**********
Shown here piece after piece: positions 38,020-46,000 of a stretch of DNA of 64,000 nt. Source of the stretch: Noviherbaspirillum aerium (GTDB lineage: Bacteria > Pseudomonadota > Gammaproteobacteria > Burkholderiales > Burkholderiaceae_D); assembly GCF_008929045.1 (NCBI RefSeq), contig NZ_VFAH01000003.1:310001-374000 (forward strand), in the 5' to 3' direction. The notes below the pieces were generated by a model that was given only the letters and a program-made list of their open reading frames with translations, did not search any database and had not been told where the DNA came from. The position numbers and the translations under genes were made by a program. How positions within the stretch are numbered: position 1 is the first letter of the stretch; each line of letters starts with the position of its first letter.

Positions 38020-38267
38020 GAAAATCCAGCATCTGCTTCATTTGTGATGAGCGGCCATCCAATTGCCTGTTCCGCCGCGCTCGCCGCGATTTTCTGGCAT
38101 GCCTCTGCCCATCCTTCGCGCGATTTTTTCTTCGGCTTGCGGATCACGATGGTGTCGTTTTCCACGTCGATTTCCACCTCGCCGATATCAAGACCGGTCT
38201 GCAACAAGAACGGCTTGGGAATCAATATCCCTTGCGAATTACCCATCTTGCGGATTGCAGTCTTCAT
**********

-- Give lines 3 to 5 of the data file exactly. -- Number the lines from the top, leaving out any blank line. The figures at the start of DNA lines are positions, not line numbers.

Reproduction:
38020 GAAAATCCAGCATCTGCTTCATTTGTGATGAGCGGCCATCCAATTGCCTGTTCCGCCGCGCTCGCCGCGATTTTCTGGCAT
38101 GCCTCTGCCCATCCTTCGCGCGATTTTTTCTTCGGCTTGCGGATCACGATGGTGTCGTTTTCCACGTCGATTTCCACCTCGCCGATATCAAGACCGGTCT
38201 GCAACAAGAACGGCTTGGGAATCAATATCCCTTGCGAATTACCCATCTTGCGGATTGCAGTCTTCAT